I couldn’t believe the final reveals which come towards the end. It was something I was totally not expecting. My eyes were just fixed to the page as everything unfolded.

M.W. Craven once again creates a very atmospheric setting, particularly in the final scenes, but I don’t want to give too much away here. He draws on the atmosphere of the surrounding landscape so well in his writing, making you feel as though you are right there where the action is taking place.

The Curator is another utterly chilling read in this series, and I can’t wait to see what M.W. Craven has in store for Tilly and Poe next.

Publisher: Constable

Publication date: 4th June 2020

Print length: 351 pages

The Curator is available to buy:

Amazon UK Kobo Waterstones

The Appeal by Janice Hallett #bookreview

I’m delighted to be sharing my thoughts on the debut novel by Janice Hallett, The Appeal, on my blog today. With thanks to Viper Books for sending me a copy to review.

The Appeal: The thriller you'll become obsessed with by [Janice Hallett]


In a town full of secrets…
Someone was murdered.
Someone went to prison.
And everyone’s a suspect.
Can you uncover the truth?

Dear Reader – enclosed are all the documents you need to solve a case. It starts with the arrival of two mysterious newcomers to the small town of Lockwood, and ends with a tragic death.

Someone has already been convicted of this brutal murder and is currently in prison, but we suspect they are innocent. What’s more, we believe far darker secrets have yet to be revealed.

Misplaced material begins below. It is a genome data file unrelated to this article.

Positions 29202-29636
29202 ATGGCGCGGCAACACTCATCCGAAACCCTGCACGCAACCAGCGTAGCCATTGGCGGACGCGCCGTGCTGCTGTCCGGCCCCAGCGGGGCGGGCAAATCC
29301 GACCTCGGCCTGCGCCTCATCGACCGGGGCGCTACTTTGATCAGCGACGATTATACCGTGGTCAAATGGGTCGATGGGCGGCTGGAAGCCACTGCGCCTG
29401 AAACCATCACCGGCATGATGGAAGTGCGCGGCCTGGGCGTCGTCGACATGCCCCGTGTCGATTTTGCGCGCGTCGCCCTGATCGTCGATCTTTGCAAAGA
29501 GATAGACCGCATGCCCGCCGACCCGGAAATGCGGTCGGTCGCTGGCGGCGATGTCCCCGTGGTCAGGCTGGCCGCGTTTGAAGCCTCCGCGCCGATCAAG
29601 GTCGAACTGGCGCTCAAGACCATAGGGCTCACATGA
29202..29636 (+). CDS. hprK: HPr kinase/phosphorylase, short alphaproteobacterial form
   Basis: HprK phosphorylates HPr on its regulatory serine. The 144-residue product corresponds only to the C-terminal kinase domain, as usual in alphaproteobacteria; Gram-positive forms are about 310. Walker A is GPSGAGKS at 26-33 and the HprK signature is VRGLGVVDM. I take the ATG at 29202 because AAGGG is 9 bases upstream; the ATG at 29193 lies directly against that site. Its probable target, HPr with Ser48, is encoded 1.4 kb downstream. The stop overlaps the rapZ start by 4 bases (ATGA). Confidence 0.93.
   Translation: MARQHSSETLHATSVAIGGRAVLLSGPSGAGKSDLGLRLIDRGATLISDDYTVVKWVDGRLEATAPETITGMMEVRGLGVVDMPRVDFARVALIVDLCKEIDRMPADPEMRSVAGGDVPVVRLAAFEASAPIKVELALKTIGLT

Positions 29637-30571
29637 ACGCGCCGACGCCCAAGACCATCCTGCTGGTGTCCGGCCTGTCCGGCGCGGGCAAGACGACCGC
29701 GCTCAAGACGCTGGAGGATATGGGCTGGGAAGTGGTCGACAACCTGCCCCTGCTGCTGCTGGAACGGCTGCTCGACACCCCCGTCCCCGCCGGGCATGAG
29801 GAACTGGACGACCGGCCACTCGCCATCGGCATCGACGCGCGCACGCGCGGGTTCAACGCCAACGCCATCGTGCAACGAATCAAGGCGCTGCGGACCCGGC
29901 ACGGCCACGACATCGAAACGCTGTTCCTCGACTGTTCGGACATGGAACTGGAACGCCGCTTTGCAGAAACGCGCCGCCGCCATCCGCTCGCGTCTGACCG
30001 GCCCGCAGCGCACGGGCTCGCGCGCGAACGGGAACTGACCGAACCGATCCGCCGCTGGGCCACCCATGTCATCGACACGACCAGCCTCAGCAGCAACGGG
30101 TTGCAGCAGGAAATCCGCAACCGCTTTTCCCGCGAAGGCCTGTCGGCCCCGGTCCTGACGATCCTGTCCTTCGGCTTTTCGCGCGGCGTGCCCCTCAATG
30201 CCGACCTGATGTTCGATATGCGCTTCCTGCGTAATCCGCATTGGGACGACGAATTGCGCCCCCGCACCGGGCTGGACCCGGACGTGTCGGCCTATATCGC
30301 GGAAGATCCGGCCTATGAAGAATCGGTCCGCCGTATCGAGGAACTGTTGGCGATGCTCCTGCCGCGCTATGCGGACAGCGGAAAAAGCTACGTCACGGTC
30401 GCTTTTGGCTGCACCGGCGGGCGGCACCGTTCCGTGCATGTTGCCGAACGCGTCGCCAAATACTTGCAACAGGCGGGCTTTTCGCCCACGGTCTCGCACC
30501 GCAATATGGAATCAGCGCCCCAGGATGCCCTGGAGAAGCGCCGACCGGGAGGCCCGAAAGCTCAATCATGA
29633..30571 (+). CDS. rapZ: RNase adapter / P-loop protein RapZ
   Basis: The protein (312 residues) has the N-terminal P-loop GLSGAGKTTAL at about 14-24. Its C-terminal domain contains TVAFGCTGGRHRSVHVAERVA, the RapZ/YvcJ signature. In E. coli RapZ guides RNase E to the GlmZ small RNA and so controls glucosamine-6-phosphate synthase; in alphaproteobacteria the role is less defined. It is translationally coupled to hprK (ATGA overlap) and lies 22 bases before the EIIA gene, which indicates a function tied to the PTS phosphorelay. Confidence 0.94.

Throughout the Fairway Players’ staging of All My Sons and the charity appeal for little Poppy Reswick’s life-saving medical treatment, the murderer hid in plain sight. Yet we believe they gave themselves away. In writing. The evidence is all here, between the lines, waiting to be discovered.

Will you accept the challenge? Can you uncover the truth?


The Appeal by Janice Hallett is one of the most original crime novels I’ve read in a long while. It’s told in a unique way, and it invites the reader to see if they can solve a mystery. If you’re looking for something that is different in the crime fiction genre, you definitely need to read this. Someone was murdered. Someone was erroneously imprisoned. Who is the guilty party?

When I did start reading, I’ll admit, I wasn’t sure how I would get on with the style in which the book was written. But after the first couple of pages had passed, I was utterly gripped, and I thought the story was told in a really clever and creative way.